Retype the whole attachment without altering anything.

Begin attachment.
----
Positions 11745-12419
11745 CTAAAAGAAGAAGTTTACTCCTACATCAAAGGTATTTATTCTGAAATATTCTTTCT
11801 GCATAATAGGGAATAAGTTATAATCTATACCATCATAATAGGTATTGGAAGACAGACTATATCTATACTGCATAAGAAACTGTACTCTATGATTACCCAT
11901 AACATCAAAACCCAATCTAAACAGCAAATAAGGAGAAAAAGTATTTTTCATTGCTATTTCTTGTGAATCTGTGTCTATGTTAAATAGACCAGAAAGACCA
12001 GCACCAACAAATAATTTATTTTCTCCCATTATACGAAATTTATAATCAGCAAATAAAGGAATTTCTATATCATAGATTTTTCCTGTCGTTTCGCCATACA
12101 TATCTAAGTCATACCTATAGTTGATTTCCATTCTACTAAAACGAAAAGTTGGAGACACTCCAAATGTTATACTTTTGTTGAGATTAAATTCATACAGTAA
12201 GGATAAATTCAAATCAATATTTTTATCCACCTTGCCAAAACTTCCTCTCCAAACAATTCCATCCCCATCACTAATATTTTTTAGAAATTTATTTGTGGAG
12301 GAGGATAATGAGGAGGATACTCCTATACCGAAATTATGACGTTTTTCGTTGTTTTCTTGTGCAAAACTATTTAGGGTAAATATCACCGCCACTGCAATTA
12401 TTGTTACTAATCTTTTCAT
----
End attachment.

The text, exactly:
Positions 11745-12419
11745 CTAAAAGAAGAAGTTTACTCCTACATCAAAGGTATTTATTCTGAAATATTCTTTCT
11801 GCATAATAGGGAATAAGTTATAATCTATACCATCATAATAGGTATTGGAAGACAGACTATATCTATACTGCATAAGAAACTGTACTCTATGATTACCCAT
11901 AACATCAAAACCCAATCTAAACAGCAAATAAGGAGAAAAAGTATTTTTCATTGCTATTTCTTGTGAATCTGTGTCTATGTTAAATAGACCAGAAAGACCA
12001 GCACCAACAAATAATTTATTTTCTCCCATTATACGAAATTTATAATCAGCAAATAAAGGAATTTCTATATCATAGATTTTTCCTGTCGTTTCGCCATACA
12101 TATCTAAGTCATACCTATAGTTGATTTCCATTCTACTAAAACGAAAAGTTGGAGACACTCCAAATGTTATACTTTTGTTGAGATTAAATTCATACAGTAA
12201 GGATAAATTCAAATCAATATTTTTATCCACCTTGCCAAAACTTCCTCTCCAAACAATTCCATCCCCATCACTAATATTTTTTAGAAATTTATTTGTGGAG
12301 GAGGATAATGAGGAGGATACTCCTATACCGAAATTATGACGTTTTTCGTTGTTTTCTTGTGCAAAACTATTTAGGGTAAATATCACCGCCACTGCAATTA
12401 TTGTTACTAATCTTTTCAT